Fil Fraser served on many boards and foundations in the industry. He was a member of the Alberta Task Force on Film and the Federal Task Force on Broadcasting Policy (Caplan/Savageau). He was the Governor of the Canadian Journalism Foundation and a founding member of the Academy of Canadian Cinema. In 1974 he organized the first Alberta Film Festival, which became the AMPIA (Alberta Motion Picture Industry Association) Awards. In 1979, he founded the Banff International Television Festival, of which he is a lifetime Honorary Director. His feature films Why Shoot the Teacher, Marie Anne and The Hounds of Notre Dame, have all won awards.
In others areas of endeavor, Mr. Fraser served as Chief Commissioner for the Alberta Human Rights Commission from 1989 to 1992. He was a member of The Canadian Association of Black Journalists, the Canadian Multiculturalism Council and the Citizens' Forum on Canada's Future (Spicer Commission). Mr. Fraser was a recipient of the Alberta Achievement Award and the Order of Canada.
Fil Fraser is presently an Adjunct Professor in State and Legal Studies at Athabasca University, Alberta.
The feature films produced by Fil Fraser in the Fil Fraser fonds include:
Why Shoot the Teacher - 1976 - A story of life on the Canadian prairies during the height of the Great Depression. Based on the best-selling book by Max Braithwaite, this film is the second largest grossing film in Canadian history. Director: Silvio Narizzano
Stars: Bud Cort, Samantha Eggar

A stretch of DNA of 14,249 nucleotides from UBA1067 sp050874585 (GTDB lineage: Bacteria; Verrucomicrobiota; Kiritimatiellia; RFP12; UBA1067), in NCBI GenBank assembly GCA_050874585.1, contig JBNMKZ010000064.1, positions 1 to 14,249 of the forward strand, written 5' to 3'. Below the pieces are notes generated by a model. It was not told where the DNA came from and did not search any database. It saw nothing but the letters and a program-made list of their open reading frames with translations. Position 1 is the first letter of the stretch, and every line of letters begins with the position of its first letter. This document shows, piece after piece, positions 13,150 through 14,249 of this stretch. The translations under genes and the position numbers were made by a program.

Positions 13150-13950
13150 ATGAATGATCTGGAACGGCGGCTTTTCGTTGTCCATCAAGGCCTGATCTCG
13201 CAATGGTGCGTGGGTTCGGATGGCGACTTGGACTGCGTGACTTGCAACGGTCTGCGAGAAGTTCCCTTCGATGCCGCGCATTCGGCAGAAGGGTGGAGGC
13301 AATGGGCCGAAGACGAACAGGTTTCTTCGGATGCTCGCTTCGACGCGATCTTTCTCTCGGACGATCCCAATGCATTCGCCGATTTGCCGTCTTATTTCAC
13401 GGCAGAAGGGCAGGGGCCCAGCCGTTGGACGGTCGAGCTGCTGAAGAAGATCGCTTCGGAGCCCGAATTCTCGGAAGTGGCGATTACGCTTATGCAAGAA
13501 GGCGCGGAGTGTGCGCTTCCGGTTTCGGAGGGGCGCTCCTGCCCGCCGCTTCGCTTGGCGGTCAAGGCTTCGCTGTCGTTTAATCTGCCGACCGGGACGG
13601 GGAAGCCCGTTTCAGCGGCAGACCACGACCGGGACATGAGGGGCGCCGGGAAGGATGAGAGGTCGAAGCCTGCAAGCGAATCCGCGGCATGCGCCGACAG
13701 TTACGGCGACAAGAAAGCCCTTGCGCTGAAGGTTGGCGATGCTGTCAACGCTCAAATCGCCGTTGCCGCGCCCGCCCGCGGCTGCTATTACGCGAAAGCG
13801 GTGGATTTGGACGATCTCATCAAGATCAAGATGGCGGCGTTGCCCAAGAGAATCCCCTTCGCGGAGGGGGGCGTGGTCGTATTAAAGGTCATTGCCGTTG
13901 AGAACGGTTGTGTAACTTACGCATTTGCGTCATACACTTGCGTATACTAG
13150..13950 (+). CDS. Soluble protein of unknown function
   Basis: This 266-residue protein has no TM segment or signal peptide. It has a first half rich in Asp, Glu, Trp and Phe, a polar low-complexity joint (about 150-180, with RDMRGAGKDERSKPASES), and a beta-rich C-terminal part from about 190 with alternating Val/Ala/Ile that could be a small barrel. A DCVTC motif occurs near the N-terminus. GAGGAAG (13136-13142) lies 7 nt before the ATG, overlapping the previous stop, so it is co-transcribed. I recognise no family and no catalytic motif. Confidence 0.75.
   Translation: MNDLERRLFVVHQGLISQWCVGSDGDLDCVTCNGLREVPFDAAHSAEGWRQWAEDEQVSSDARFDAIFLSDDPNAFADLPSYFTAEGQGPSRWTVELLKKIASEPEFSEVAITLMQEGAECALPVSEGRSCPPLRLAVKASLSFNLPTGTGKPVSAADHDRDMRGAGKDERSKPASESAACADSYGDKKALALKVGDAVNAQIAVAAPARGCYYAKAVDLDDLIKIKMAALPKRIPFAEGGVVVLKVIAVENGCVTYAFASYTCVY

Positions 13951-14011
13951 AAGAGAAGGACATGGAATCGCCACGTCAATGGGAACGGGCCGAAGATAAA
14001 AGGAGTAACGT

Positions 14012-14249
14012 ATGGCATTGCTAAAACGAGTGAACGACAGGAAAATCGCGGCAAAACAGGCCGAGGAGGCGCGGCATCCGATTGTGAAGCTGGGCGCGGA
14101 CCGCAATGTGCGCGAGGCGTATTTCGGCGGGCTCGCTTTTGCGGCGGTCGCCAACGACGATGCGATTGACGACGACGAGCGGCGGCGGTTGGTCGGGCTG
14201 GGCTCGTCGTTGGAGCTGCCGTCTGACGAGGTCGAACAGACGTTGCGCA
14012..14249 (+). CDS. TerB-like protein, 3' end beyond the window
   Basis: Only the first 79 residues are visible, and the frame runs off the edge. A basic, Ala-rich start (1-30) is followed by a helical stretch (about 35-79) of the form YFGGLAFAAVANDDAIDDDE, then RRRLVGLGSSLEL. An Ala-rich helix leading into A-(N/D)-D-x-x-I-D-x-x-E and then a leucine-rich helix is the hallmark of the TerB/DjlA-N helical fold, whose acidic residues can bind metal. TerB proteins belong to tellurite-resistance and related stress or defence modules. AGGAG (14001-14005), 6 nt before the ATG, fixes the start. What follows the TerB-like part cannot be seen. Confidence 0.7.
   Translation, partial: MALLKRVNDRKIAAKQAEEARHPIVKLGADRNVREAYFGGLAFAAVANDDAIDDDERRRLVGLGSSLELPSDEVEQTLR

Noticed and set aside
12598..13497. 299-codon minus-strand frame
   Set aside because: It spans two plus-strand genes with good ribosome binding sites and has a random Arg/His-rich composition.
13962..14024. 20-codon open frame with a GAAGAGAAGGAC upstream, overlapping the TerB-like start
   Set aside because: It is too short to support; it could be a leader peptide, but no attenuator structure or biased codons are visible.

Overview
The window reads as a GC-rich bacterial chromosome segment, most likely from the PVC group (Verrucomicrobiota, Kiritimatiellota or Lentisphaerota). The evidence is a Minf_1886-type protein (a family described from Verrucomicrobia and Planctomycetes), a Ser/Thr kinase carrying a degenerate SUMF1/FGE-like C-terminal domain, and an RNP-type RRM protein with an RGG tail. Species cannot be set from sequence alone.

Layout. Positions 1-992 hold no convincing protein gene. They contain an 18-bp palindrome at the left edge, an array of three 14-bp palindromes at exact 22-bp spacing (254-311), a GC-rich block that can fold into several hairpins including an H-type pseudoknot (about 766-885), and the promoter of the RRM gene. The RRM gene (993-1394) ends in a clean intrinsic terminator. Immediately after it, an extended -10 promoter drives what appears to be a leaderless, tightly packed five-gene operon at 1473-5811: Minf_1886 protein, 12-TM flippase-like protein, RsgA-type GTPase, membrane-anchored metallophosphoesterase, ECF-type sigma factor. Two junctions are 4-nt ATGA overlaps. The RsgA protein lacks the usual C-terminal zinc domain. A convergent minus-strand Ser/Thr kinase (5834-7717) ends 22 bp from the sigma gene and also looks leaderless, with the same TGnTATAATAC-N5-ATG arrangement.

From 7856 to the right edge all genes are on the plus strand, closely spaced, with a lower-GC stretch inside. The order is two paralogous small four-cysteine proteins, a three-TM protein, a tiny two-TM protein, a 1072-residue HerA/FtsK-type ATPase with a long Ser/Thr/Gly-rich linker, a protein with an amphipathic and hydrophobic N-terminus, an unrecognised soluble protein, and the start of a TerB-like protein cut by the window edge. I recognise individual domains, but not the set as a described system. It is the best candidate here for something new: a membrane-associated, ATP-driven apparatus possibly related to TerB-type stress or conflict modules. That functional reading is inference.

Marie-Anne - 1977 - A love story about the first white woman to come to the Canadian West, Marie-Anne Lagimodiere, the grandmother of Louis Riel. Director: Martin Walters Stars: Andree Peletier, Tantoo Martin, John Juliani Hounds of Notre Dame - 1980 - The story of Pere Athol Murray and the hockey team that he coached with his unorthodox methods in the 1940s at Notre Dame College in Saskatchewan. Director: Dale Zalen Stars: Tom Peacocke
The fonds also includes a number of short productions, as well as extensive production records for all of his films, and records regarding his work on various commissions and boards.
Doug Ferris was hired to work on this short-term project. Doug has a BFA in Film and a BA in History. He is a filmmaker who has also had archives and library experience. Doug's background in film was very useful in identifying all of the film components and condition of the films. An assessment was conducted and a report completed on the condition of the textual records, films, videos and audiotapes in the fonds. The films were all rewound onto archival film cores and then recanned into archival film cans. A list of the fonds was also entered electronically.
The AV Preservation Trust Fund was established in 2000, with the financial assistance of the Department of Canadian Heritage, the Feature Film Preservation and Access Program supports projects and activities which will promote awareness of Canada's feature film heritage.
More information about the AV Preservation Trust Fund may be found at www.avpreservationrust.ca